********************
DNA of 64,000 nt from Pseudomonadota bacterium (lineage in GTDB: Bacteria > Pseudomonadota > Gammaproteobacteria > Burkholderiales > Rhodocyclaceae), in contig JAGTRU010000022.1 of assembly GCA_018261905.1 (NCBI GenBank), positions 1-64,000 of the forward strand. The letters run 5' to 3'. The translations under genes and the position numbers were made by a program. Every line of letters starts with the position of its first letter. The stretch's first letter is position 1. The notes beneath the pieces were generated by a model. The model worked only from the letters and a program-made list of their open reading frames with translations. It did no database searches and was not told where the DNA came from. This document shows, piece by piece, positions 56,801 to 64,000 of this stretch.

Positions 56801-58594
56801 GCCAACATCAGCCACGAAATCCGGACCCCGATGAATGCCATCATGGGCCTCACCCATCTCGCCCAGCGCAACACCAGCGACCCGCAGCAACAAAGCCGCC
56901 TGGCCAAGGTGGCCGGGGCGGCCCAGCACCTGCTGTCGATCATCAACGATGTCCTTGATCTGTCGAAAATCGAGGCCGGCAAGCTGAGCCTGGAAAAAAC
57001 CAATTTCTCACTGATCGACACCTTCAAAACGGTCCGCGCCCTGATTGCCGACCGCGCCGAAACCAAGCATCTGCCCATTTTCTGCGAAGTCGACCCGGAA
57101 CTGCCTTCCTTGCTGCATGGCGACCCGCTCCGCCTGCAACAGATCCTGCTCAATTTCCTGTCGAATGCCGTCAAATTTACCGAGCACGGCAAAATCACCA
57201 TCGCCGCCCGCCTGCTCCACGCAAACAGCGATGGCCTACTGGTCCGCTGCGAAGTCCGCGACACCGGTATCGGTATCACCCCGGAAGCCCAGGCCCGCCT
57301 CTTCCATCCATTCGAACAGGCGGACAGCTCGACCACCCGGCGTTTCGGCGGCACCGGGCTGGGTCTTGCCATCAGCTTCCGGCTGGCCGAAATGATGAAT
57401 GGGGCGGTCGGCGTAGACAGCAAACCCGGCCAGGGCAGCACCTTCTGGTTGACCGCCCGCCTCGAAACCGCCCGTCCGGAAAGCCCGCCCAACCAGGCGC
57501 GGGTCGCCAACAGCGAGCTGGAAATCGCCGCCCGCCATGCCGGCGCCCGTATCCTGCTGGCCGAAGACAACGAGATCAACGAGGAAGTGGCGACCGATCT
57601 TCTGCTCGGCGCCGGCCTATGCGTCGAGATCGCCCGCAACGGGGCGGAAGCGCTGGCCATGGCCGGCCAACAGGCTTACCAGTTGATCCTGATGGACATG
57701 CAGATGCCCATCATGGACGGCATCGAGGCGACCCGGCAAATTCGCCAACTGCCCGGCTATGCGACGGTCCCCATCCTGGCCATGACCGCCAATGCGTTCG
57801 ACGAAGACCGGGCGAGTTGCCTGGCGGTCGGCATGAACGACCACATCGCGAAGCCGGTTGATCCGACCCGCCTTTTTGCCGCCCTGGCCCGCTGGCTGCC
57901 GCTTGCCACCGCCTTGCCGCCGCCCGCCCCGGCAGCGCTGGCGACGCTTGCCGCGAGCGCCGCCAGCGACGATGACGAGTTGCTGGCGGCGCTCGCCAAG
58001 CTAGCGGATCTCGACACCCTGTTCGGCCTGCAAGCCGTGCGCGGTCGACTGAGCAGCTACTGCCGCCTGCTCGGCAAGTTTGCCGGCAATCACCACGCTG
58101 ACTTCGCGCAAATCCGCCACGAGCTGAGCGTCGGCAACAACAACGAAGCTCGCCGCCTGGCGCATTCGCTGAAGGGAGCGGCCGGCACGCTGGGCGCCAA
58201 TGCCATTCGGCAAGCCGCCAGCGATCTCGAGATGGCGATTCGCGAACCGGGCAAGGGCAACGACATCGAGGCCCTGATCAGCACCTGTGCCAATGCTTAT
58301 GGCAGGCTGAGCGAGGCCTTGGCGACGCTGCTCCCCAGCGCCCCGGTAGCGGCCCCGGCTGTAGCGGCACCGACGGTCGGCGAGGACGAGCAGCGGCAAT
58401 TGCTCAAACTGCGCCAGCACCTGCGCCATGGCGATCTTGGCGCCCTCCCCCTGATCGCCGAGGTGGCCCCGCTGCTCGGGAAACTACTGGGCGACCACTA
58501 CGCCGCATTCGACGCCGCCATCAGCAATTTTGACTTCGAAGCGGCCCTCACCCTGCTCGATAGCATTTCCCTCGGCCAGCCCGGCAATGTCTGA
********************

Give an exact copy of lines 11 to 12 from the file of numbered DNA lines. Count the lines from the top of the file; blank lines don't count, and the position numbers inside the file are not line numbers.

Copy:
57601 TCTGCTCGGCGCCGGCCTATGCGTCGAGATCGCCCGCAACGGGGCGGAAGCGCTGGCCATGGCCGGCCAACAGGCTTACCAGTTGATCCTGATGGACATG
57701 CAGATGCCCATCATGGACGGCATCGAGGCGACCCGGCAAATTCGCCAACTGCCCGGCTATGCGACGGTCCCCATCCTGGCCATGACCGCCAATGCGTTCG